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As per MySql documentation link:

https://dev.mysql.com/doc/refman/8.0/en/server-status-variables.html#statvar_Handler_read_key

Handler_read_key - The number of requests to read a row based on a key. If this value is high, it is a good indication that your tables are properly indexed for your queries.

Can someone please explain / simplify / elaborate this definition.

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A value of thousands per second is pretty normal. (Manually compute Handler_read_key / Uptime.)

Do the following to get a better feel for what it, and its siblings, are about:

FLUSH STATUS;  -- resets the Handler counters (and a few other things)
SELECT ...
SHOW SESSION STATUS LIKE 'Handler_%';

You will see read_key for "point queries" and for "range queries", possibly one each. You will also see a larger value for a "range query" in read_next.

Handler_write% values indicate that a temp table needed to be built and reread -- such as for GROUP BY and/or ORDER BY.

I find the Handler values to be handy in comparing two queries -- bigger numbers is a good indication of a less-well optimized query.

If you like, present us with a small number of SELECTs, together with SHOW CREATE TABLE and EXPLAIN SELECT and the Handler% values. We can go into more details 'by example'.

Handler_read_key

I think read_key is bumped by one in these cases:

  • Reaching into a table, either for a specific row, or to start a range scan.
  • At least once per table in a query with multiple tables due to JOIN or subqueries.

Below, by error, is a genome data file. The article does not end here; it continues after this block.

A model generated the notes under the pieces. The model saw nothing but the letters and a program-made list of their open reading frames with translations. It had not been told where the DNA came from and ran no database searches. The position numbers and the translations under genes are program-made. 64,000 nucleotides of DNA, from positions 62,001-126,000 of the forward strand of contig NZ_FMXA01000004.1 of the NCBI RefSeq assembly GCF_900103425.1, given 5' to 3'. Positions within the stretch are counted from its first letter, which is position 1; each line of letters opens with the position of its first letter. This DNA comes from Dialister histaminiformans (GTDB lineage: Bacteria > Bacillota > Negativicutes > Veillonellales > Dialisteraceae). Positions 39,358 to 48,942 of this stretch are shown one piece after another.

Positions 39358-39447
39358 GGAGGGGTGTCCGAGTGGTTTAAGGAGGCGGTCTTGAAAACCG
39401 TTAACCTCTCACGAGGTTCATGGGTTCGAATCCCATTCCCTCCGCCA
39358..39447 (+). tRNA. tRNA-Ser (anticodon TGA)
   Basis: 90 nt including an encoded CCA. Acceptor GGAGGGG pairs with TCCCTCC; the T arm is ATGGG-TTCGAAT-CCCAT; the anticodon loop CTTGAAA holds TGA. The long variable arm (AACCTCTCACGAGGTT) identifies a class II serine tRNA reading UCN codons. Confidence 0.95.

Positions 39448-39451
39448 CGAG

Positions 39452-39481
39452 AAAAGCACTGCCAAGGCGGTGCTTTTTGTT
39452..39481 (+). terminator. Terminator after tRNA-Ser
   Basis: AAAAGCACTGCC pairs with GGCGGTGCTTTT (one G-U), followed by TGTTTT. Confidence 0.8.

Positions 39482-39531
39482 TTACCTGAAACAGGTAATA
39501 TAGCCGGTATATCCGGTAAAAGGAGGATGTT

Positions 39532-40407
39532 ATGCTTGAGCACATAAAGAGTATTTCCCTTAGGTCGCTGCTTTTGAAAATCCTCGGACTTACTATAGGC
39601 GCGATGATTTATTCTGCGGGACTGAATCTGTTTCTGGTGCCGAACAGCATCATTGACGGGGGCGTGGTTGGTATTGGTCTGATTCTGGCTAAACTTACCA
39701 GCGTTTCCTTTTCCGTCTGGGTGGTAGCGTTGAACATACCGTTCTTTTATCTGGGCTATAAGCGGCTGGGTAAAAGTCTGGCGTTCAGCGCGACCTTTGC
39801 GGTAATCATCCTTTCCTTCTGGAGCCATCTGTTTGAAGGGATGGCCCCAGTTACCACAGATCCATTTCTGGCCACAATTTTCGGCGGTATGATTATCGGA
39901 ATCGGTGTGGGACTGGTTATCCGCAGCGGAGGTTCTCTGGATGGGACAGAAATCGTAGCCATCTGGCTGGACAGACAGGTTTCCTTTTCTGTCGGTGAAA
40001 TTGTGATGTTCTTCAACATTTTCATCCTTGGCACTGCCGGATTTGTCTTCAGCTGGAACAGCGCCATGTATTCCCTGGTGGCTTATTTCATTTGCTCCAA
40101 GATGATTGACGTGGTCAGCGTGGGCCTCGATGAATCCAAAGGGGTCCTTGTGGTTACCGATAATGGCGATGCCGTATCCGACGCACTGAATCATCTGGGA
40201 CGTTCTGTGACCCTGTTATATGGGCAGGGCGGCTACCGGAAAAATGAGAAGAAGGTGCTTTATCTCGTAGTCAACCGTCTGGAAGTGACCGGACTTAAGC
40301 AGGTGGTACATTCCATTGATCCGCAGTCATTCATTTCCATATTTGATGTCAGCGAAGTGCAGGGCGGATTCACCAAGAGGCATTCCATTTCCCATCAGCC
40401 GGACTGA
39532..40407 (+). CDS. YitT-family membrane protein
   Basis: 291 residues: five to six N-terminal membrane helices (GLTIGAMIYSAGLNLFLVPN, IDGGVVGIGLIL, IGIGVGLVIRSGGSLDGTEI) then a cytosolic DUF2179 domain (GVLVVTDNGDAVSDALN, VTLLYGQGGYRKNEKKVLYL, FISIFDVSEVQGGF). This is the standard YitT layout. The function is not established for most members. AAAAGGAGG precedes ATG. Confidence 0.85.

• Once per row in a "nested loop join". This is the usual case for a simple JOIN two tables. It scans the first table (one Handler_read_key, many Handler_read_next) and reaches into the next table repeatedly (many Handler_read_key)

Think of it this way: Most reads from a table work in 1 or 2 steps:

  • Use a "key" to find the row (or the first row of a range) --> Handler_read_key bumped by 1.
  • If multiple rows needed, then get the "next" row --> Handler_read_next bumped by 1 per extra row. If using something like ORDER BY .. DESC, then bump Handler_next_prev.
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  • Can we say, whenever there is increase in handler_read_next value, there would be increase in handler_read_key? Under which condition, increase in handler_read_key would be more than 1 for a single query? google doc for sample queries: docs.google.com/document/d/… Apr 23, 2019 at 17:01
  • @vaibhavgupta - see if what I added clarifies it.
    – Rick James
    Apr 23, 2019 at 19:28

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